Frida Kahlo was born in Mexico City on July 7, 1907. Though she wanted many to believe that she was born in 1910, the year of the outbreak of the Mexican Revolution. Her father was a photographer of Hungarian Jewish decent, and her mother was Spanish and Native American. From an early age Frida's life would be marked by years of physical suffering. At the age of six she was stricken with polio, this left her right leg to appear much thinner than the other, as well as leaving her with a limp. Though she suffered dearly as a child, she was fearless and brave. She was also extremely intelligent.
In 1922 she entered the Preparatoria, the most prestigious educational institution in Mexico, which had only just begun to admit girls. She was one of the only thirty-five girls out of the two thousand students. It was there that she met Diego Rivera, the man that she would eventually marry. In 1925, Frida was involved in a horrific bus accident that would alter the way she would live her life from that point on. She seriously injured her spine, abdomen, pelvis, and right foot. Frida was forced to stay flat on her back, encased in a plaster cast and enclosed in a box like structure for months. Though she survived the accident, the wounds that she suffered led to a lifelong physical battle with pain. Frida eventually regained her ability to walk, but she had many relapses, which caused her to be hospitalized for long periods of time, and also caused her to undergo numerous operations (32 throughout her life). It was her accident that led her to the path of becoming an artist. Frida initially started painting out of boredom. She would go on to paint many of her masterpieces while being confined to...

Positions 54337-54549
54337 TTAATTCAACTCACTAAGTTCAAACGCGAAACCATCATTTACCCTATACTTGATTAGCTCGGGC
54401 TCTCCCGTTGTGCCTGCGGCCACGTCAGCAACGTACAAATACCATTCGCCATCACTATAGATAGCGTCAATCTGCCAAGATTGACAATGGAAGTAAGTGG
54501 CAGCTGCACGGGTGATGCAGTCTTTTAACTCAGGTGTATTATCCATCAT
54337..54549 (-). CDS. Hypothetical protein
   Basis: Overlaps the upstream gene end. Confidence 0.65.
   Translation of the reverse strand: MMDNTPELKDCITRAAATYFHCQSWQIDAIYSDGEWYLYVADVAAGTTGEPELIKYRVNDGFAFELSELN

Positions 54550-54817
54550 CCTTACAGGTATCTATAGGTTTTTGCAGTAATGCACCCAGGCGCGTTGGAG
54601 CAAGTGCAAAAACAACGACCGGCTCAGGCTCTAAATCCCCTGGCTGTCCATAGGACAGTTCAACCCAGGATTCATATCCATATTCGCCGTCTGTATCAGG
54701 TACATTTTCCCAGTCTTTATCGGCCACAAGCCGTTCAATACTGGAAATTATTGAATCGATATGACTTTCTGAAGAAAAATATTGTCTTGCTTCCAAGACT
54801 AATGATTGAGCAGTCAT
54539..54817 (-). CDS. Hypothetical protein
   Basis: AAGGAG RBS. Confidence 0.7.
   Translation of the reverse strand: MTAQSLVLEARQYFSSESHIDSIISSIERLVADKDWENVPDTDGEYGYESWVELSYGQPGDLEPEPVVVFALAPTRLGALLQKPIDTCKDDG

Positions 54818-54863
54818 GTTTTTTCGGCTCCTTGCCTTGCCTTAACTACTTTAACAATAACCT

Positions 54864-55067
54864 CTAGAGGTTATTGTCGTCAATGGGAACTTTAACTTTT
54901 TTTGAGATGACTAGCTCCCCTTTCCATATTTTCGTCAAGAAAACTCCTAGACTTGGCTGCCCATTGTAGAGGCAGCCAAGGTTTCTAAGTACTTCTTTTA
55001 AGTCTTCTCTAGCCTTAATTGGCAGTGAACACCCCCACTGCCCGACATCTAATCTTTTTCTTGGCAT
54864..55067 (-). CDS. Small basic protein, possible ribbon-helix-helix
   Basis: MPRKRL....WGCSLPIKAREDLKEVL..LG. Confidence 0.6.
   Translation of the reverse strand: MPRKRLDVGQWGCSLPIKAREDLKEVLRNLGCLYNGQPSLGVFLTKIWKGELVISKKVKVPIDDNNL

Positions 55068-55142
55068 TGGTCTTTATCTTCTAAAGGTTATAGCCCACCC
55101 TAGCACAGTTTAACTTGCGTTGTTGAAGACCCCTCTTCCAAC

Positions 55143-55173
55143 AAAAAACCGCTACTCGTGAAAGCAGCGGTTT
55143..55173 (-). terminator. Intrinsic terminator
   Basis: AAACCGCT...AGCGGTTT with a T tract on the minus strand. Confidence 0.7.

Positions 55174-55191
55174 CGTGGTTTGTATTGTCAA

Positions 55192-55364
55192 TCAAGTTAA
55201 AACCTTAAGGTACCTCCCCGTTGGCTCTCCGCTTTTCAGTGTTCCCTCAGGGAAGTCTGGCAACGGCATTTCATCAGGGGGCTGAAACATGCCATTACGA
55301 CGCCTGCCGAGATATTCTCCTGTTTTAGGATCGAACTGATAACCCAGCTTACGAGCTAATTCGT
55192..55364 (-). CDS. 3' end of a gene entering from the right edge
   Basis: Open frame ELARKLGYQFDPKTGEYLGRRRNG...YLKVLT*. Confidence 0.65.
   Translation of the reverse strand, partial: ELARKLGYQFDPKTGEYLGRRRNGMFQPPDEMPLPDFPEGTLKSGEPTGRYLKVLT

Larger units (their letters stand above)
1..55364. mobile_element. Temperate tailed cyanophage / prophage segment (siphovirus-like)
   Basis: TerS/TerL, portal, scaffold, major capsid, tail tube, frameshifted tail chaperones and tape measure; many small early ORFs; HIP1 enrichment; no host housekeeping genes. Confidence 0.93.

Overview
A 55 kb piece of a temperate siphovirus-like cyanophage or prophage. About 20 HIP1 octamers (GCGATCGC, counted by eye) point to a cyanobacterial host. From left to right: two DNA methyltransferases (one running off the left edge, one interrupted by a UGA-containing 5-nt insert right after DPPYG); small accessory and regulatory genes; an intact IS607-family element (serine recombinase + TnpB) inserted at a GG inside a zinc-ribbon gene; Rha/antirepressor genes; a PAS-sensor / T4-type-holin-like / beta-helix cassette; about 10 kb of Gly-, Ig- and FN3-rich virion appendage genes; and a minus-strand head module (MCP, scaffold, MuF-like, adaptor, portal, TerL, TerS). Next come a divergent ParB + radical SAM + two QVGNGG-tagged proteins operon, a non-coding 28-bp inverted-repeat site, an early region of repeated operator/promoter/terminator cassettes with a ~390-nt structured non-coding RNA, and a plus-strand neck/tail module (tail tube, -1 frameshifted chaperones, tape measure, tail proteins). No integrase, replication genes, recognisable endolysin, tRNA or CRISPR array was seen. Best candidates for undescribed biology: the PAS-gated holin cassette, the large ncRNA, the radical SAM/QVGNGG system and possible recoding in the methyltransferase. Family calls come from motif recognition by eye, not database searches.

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...he opening, she of course refused to listen to the doctors and at the last minute she arrived at her exhibition on a hospital stretcher. A few months later she had to have her right leg amputated below the knee, due to a persistent infection. This caused her to spiral into a deep depression. She eventually attempted suicide several times. On July 13, 1954, Frida died. No official autopsy was done, it was a rumored suicide. Her last words in her diary read "I hope the leaving is joyful and I hope never to return". Frida Kahlo would leave behind a legacy of paintings that illustrates the beautiful and talented woman that she was. She offered the world so much beauty, though her time here was spent in such tremendous pain. I only wonder if she would have been able to create such masterpieces without going through such physical and emotional difficulties. Probably not.
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